Small oblong oil painting on academy board, depicting the dwelling Harriet Beecher Stowe made famous in her novel The Pearl of Orr's Island. HARRIET BEECHER STOWE, Anonymous Artist.
Small oblong oil painting on academy board, depicting the dwelling Harriet Beecher Stowe made famous in her novel The Pearl of Orr's Island.

Small oblong oil painting on academy board, depicting the dwelling Harriet Beecher Stowe made famous in her novel The Pearl of Orr's Island.


Condition: A few small scratches to the frame; painting surface with small imperfection in the upper right corner; in very good condition.
Book ID: 28330

Description

15.5 x 26 cm, 19th century painting in a contemporary frame with the original small square nails fixing the board into the frame on the verso, no place, date or signature.

Comments

A fine, small amateur oil painting of a house on Orr's Island, Maine, that was the setting for Harriet Beecher Stowe's novel The Pearl of Orr's Island: A Story of the Maine Coast, written when she lived in Brunswick in the 1850s; it was published by Ticknor and Fields in 1862. The novel centers on the struggles of a young girl, Mara Lincoln, who is raised by her sea captain grandfather Zephaniah Pennel. At the beginning of Chapter II Stowe introduces the reader to the house: “Down near the end of Orr’s Island, facing the open ocean, stands a brown house of the kind that the natives call ‘leanto’ or ‘linter’ - one of those large, comfortable structures, barren in the idea, but rich in the practical, which the working-man of New England can always command. The waters of the ocean came up within a rod of this house, and the sound of its moaning waves was even now filling the clear autumn starlight.” A complete departure from Uncle Tom’s Cabin, The Pearl of Orr’s Island is a classic example of 19th century New England local color fiction. The view of the house depicted in this painting is very similar to ones used early color post cards.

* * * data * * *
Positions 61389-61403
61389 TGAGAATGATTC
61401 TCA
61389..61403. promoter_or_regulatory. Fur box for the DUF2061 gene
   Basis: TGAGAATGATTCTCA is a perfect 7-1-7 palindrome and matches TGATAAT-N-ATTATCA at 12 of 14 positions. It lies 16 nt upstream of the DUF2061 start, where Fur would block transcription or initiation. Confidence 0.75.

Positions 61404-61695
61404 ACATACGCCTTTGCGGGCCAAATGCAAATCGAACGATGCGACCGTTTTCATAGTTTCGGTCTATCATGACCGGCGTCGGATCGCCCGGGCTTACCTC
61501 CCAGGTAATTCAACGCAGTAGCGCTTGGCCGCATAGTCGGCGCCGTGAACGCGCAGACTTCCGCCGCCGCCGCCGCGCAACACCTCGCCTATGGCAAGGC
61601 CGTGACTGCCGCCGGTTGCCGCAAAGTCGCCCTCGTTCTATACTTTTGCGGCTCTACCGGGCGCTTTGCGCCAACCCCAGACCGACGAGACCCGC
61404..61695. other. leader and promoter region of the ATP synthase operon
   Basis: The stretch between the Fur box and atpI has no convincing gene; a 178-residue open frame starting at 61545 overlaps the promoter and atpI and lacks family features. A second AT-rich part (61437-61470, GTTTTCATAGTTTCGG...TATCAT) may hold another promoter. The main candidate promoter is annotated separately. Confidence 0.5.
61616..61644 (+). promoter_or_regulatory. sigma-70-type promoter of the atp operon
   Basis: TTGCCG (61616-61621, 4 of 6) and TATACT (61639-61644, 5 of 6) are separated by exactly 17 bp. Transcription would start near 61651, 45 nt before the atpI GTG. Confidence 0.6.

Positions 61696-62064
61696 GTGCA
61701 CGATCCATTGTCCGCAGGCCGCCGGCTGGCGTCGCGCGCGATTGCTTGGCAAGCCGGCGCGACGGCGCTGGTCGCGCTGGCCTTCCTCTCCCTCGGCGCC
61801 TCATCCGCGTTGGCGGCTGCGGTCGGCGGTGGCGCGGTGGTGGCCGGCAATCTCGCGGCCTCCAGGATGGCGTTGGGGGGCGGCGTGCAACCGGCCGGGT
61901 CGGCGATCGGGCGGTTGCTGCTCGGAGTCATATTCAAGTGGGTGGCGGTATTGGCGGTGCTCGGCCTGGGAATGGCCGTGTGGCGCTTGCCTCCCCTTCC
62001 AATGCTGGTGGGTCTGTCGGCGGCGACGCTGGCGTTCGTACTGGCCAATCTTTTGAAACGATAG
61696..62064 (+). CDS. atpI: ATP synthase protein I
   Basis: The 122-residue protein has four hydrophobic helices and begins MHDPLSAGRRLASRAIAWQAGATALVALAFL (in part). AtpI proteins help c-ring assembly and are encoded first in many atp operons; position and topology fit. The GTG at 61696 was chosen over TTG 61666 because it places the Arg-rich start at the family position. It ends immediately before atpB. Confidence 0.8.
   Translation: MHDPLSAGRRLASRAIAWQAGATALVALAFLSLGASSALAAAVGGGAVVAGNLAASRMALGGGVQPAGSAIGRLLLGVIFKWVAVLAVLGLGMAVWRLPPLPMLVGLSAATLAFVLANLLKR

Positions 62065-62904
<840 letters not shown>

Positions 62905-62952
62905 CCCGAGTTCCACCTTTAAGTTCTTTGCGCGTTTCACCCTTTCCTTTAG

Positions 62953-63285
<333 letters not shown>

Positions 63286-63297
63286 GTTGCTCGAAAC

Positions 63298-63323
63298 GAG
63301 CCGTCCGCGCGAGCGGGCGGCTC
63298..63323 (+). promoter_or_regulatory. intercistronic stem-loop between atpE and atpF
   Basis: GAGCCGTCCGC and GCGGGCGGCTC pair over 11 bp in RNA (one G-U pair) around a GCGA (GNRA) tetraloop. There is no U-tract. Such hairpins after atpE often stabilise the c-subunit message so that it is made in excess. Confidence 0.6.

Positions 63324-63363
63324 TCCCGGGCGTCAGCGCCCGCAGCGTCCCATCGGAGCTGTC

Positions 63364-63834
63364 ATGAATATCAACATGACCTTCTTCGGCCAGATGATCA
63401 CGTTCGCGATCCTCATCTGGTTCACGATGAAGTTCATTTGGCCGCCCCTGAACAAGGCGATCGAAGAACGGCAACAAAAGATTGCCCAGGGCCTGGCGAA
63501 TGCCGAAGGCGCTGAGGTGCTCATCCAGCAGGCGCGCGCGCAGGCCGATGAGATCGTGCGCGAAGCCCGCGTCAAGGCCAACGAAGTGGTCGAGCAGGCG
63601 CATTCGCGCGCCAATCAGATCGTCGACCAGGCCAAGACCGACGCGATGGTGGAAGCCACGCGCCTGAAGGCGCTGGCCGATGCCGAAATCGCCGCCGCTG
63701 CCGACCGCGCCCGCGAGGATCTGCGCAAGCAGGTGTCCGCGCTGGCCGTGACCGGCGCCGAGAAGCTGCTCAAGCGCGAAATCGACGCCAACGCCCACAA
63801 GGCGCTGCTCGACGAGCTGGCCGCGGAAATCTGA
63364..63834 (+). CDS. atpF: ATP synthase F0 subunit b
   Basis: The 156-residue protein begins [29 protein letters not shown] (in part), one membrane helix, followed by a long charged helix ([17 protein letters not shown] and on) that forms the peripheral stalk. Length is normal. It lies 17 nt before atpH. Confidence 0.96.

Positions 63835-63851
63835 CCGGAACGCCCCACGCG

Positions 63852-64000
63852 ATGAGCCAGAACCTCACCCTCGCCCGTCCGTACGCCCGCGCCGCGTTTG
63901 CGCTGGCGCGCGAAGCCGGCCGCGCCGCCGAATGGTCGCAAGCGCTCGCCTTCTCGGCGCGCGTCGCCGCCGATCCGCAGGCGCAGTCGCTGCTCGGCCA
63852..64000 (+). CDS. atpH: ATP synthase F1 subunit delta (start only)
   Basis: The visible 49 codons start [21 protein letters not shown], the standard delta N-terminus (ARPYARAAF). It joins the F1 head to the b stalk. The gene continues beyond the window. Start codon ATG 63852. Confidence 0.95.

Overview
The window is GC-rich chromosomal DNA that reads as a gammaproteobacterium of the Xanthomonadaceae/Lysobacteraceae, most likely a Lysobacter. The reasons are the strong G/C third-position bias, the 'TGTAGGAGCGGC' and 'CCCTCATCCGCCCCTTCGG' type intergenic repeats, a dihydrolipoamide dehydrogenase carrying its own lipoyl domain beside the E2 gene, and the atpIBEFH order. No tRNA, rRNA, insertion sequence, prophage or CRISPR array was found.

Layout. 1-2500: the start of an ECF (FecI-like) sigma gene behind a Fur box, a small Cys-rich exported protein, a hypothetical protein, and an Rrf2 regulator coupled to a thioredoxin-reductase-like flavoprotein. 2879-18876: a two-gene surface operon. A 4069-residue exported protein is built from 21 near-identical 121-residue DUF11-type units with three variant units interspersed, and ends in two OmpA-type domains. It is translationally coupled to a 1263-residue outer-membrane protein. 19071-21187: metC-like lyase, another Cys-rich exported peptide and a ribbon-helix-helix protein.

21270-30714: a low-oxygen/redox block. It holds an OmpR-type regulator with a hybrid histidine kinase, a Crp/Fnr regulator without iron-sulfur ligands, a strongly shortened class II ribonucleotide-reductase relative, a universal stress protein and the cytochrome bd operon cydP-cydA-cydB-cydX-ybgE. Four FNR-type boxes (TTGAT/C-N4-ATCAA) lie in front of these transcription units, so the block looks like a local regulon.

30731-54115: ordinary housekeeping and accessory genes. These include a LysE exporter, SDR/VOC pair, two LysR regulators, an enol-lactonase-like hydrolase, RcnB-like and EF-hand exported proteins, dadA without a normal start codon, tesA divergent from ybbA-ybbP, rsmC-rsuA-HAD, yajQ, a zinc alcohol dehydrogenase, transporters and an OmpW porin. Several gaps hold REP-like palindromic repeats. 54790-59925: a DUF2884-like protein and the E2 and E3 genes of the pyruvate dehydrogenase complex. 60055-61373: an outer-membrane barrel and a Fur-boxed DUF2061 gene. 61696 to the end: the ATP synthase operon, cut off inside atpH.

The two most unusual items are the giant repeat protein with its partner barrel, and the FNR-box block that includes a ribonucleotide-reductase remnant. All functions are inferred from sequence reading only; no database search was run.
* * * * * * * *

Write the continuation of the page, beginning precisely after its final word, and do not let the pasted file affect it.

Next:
Price: $750.00